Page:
Monday, December 17, 2007
Vintage HP Test Equipment for Ribbon Mics
In several of our website and blog images there are scenes with some of our old HP test equipment, and I have had a couple of people ask what they are. Click on the image for a larger view.
On the left, an HP 334A Distortion Analyzer, null type, which can be used up to 600 KHz. It is in pristine condition and works very well.
Center is the familiar and ubiquitous HP 651B Test Oscillator, famous for its stability (except at the lowest range) and boatanchor aspect.
On the right is the less-common HP 4800A Vector Impedance Meter, lamp bridge type, with the correct 4801A Balanced Direct Plug-In. This is a far better impedance analyzer than the Hickock or B&K, as it smoothly tunes through the audio band and effortlessly reads Z with very little power actually going into the DUT (Device Under Test). It gets used every day. You can see an EV 635A sitting upright in the test fixture, which has a built in XLR connecter at the base, and a socket sized to fit our larger mics. I'm not sure why that '635 is in there, but it is one of the dozens and dozens of mics floating around here. I use an EV 635a on the air through my Johnson Valiant,,which only passes up to 8 KHz audio.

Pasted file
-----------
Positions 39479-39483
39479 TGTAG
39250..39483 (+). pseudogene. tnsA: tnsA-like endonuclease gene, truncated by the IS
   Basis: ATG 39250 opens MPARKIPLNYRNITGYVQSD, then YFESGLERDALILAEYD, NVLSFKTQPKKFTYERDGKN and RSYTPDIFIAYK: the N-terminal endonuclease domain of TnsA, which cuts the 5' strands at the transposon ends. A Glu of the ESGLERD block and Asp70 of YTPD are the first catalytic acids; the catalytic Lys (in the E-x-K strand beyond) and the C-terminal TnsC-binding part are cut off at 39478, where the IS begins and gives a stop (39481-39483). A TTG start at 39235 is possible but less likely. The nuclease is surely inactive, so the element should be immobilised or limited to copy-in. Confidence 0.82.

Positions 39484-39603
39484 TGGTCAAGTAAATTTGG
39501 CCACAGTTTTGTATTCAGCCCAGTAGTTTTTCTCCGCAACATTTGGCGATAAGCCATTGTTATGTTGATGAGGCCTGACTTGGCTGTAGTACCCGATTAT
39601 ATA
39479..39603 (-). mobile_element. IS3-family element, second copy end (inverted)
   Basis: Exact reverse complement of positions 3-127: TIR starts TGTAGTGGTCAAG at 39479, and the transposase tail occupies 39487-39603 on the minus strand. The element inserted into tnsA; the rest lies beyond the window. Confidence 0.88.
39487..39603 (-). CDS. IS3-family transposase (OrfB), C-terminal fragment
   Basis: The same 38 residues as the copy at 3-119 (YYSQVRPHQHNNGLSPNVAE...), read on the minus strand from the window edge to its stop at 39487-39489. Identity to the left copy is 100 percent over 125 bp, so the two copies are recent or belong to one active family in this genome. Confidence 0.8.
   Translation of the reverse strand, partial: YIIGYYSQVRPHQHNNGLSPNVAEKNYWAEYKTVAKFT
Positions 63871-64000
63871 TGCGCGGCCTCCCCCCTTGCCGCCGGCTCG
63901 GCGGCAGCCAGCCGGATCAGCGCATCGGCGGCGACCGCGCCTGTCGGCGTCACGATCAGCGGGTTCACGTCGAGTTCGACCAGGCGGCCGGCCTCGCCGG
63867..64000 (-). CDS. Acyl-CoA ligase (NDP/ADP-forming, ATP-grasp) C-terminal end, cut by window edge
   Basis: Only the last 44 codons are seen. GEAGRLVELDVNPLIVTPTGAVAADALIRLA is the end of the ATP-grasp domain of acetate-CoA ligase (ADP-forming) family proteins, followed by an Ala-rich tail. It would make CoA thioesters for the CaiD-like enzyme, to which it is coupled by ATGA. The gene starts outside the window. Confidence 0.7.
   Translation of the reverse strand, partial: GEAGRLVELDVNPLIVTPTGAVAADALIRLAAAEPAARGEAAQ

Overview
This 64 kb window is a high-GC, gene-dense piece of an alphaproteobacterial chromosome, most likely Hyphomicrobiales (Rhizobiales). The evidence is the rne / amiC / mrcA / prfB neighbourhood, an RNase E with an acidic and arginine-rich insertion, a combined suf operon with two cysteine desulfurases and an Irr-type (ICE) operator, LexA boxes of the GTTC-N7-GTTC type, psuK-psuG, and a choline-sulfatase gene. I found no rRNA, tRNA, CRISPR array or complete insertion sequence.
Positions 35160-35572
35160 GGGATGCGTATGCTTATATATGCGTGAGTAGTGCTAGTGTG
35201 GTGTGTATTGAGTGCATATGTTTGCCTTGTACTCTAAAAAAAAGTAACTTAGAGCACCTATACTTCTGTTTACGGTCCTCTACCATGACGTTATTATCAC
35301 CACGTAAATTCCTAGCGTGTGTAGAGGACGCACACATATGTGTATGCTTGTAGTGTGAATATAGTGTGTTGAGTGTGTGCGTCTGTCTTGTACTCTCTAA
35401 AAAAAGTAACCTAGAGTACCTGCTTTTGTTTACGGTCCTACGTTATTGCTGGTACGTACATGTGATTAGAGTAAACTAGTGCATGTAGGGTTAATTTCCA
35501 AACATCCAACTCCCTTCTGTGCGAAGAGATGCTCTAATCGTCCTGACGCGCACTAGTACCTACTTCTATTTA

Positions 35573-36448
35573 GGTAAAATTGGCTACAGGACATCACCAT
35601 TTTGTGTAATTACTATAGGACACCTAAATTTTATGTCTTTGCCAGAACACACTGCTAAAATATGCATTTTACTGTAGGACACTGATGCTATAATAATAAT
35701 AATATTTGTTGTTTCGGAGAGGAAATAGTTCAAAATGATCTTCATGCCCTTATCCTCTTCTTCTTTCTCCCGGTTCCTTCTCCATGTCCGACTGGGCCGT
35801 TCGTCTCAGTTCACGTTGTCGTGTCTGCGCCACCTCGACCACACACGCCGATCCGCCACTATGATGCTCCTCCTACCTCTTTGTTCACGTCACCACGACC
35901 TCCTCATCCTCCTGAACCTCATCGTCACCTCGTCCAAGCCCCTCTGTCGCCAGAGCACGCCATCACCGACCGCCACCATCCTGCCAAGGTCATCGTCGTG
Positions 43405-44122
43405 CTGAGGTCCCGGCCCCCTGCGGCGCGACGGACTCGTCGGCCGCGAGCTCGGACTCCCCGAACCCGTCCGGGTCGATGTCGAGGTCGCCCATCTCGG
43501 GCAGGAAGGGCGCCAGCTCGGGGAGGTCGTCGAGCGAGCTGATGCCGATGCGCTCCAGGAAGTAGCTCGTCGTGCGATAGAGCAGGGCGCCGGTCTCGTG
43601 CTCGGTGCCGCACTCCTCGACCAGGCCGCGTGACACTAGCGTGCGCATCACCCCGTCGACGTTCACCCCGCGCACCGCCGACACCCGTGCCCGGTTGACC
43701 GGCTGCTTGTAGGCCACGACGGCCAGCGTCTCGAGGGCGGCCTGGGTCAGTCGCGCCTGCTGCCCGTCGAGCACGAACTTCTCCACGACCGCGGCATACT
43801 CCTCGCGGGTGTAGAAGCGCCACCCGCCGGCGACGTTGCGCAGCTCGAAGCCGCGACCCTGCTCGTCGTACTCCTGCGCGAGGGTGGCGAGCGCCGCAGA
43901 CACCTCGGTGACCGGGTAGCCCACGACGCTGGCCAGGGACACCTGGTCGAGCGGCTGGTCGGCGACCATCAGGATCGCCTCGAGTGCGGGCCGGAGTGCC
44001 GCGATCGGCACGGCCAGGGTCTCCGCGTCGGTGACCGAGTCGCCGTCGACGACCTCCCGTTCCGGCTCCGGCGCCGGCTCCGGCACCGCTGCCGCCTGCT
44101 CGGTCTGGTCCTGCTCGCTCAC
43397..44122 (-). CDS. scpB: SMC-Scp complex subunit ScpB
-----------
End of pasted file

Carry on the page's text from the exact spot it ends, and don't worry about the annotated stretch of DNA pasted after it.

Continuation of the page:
Above it you can spot another important piece of analog test gear, the highly desirable Panametrics 5052UA Ultrasonic transmitter, stepless gate, and receiver, good up to at least 60 MHz and an essential tool for IVUS or any single transducer test application, especially water-coupled types. With a spigot of gated RF right at the front, the 5052UA can perform pulse and spectral analysis all at once. These were very expensive when new - somewhere in the $3-5K range, but this one was a bargain, bought at the Deerfield Hosstraders many years ago as surplus. I was there with Jim Koger and we both spotted it - I cautioned him to not look too excited: "How much for the box with all the knobs?" I asked. "Twenty" was the reply and I responded. "Take ten?" "OK" he said. That unit got used at Boston Scientific in Watertown, where present-day IVUS was invented, for years, and was this exact pulser that proved that we could make a short pulse, low noise 30MHz ultrasound transducer with nearly zero ringdown, and that led to IVUS as we still know it, 20 years later. And that Panametrics pulser keeps doing its thing too, now with 3VUS, which is the next generation of IVUS.
That little thing on the upper left is a B&K audio and RF sweep generator that I picked up for $5 at a hamfest, and it has its uses.
Chris Regan at the controls.
Posted by Bob Crowley at 12:41 PM